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John Armstrong (bishop of Grahamstown)

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John Armstrong (bishop of Grahamstown)

John Armstrong
Bishop of Grahamstown
Portrait of John Armstrong, First Bishop of Grahamstown and Founder of St Andrew's College
Rt Revd John Armstrong
Church Anglican
Diocese Grahamstown
In office 1853 – 1856
Predecessor First incumbent
Successor Henry Cotterill
Orders
Ordination 1837
Consecration 1853
Personal details
Born (1813-08-22)22 August 1813
Bishop-Wearmouth
Died 16 May 1856(1856-05-16) (aged 42)
Grahamstown
Previous post Vicar of Tidenham

John Armstrong (22 August 1813 – 16 May 1856) was a Church of England clergyman and Bishop of Grahamstown.

He was born at Bishop-Wearmouth, August 22, 1813. he was the second child and eldest son of Dr. Armstrong, a physician of eminence. Dr. Armstrong settled in London about the year 1818. His son John, at eight years old, was sent to a preparatory school at Hanwell, under the care of Dr. Bond. He suffered much during this time from rheumatism, and delicacy of health, and his studies were often interrupted. In the year 1827, when now fourteen years of age, he was sent to the Charterhouse School. He went in the year 1832, when nearly nineteen years of age, to a private tutor, the Rev. Jas. Tweed, of Harlow, Essex, with the view of fitting himself to become a candidate for Lord Crowe's Exhibition at Lincoln College, Oxford. About this time the resolution was formed to devote himself to the ministry. He took a third-class degree in classics in Michaelmas term, 1836. In 1837 he was ordained Deacon, and commenced his ministry as Curate of Alford, in Somersetshire.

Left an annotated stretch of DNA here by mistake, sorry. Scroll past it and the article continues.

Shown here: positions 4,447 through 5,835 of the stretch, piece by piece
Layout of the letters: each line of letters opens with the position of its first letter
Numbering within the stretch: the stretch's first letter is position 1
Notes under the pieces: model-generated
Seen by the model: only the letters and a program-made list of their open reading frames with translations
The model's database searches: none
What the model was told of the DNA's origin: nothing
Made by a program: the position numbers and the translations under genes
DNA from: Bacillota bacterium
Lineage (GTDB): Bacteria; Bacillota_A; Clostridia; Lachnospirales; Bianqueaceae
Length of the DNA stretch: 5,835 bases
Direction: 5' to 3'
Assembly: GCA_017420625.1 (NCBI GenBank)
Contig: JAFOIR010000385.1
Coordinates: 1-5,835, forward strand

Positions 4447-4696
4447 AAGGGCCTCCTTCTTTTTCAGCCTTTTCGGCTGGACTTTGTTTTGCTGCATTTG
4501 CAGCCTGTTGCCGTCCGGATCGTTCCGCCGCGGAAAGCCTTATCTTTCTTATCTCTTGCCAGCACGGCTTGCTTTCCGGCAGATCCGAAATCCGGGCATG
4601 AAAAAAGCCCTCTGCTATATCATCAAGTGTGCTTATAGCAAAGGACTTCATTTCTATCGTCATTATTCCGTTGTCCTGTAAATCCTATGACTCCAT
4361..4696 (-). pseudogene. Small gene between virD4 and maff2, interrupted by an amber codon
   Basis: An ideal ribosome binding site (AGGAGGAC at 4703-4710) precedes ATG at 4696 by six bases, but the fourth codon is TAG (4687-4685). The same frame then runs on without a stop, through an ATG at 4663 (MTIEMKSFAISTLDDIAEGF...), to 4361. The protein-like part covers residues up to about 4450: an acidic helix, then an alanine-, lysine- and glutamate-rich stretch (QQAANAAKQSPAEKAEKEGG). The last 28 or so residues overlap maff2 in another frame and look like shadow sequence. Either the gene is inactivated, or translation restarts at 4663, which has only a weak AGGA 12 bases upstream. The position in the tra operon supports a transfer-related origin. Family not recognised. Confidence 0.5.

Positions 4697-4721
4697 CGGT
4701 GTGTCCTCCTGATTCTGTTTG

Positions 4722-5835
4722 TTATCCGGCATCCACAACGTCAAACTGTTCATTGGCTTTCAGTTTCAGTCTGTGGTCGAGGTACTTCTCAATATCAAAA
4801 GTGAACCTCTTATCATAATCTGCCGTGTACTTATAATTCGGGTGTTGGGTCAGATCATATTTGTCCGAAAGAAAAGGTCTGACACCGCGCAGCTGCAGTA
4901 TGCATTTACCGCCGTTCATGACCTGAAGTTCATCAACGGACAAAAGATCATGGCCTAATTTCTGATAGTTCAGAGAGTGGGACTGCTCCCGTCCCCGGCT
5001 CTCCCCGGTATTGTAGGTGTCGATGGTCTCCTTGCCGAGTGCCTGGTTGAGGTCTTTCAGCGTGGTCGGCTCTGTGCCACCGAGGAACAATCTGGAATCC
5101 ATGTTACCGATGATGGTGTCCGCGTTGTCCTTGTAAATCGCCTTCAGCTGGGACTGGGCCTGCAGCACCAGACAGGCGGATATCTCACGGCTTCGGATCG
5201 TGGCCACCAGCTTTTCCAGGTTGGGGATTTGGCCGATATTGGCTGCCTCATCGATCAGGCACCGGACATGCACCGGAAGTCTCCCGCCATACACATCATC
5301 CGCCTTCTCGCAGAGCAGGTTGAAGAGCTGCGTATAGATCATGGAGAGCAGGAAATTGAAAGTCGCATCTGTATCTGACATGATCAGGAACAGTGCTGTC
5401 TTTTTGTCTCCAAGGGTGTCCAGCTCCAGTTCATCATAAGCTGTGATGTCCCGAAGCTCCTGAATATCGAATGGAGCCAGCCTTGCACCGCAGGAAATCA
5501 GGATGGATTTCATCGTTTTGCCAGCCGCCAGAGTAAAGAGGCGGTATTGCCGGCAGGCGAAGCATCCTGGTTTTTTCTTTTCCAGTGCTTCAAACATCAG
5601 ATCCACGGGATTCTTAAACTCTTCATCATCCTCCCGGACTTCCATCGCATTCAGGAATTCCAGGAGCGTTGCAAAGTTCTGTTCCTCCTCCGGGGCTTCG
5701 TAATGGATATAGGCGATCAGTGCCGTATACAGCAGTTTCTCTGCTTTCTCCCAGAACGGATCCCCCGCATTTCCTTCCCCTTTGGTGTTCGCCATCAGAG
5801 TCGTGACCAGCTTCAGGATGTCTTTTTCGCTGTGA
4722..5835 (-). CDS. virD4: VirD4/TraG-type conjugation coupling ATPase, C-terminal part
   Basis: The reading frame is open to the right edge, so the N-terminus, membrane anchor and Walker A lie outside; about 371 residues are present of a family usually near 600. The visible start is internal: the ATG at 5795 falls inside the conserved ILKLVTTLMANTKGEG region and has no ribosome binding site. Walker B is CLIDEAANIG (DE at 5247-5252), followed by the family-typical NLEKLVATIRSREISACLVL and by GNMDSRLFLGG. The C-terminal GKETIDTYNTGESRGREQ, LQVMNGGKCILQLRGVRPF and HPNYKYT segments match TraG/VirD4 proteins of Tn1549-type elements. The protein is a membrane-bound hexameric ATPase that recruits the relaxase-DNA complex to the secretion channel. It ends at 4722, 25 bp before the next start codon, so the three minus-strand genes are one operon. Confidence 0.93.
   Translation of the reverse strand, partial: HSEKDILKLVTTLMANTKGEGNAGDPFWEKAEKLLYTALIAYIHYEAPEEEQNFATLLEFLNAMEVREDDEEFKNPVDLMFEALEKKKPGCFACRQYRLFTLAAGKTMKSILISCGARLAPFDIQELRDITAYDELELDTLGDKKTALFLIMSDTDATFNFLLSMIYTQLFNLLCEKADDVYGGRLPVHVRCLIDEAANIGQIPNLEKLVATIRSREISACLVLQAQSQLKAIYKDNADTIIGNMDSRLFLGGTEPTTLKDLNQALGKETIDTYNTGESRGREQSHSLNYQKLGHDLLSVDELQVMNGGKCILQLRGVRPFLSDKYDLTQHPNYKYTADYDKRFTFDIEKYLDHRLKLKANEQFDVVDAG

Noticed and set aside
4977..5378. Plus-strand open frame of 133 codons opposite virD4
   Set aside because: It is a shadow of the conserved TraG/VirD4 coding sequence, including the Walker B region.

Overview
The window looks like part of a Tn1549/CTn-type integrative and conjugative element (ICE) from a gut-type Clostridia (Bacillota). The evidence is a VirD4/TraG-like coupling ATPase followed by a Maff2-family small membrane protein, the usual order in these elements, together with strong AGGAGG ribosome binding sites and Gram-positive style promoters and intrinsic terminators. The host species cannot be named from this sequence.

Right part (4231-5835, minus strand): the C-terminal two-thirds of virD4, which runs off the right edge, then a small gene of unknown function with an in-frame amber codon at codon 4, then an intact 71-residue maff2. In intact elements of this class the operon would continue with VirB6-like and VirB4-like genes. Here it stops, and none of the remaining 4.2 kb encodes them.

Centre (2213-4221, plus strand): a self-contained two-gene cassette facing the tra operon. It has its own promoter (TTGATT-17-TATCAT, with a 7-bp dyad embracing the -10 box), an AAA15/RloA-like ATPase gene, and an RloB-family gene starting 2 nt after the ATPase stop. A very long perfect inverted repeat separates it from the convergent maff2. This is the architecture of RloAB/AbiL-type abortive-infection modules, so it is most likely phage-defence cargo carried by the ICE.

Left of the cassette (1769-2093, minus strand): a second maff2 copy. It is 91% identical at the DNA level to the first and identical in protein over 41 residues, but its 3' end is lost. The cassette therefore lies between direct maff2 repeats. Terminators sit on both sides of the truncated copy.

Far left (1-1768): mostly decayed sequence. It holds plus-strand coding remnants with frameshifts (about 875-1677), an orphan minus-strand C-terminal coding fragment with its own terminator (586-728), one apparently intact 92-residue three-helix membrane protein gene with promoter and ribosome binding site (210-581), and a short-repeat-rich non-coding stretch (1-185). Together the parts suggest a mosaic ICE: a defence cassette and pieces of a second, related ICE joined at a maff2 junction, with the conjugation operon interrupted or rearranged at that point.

Armstrong was consecrated Bishop of Grahamstown at Lambeth Parish Church on St. Andrew's Day in 1853,[1] but he did not reach his Diocese of Grahamstown until the following October.

Armstrong, who was a man of delicate health, devoted himself to two prime objects. The first was missions to the heathen, which had been completely neglected by the Church. The Bishop laid the foundations upon which the missionary work of this diocese and St John's has been built. His further object was the successful founding of St. Andrew's College, Grahamstown in 1855, whose dedication commemorates the date of his consecration.[2] But the rough travelling and many anxieties of his diocese were too severe for the Bishop's delicate frame, and he died on 16 May 1856, after less than two years in the country.[3]

He is the author of the

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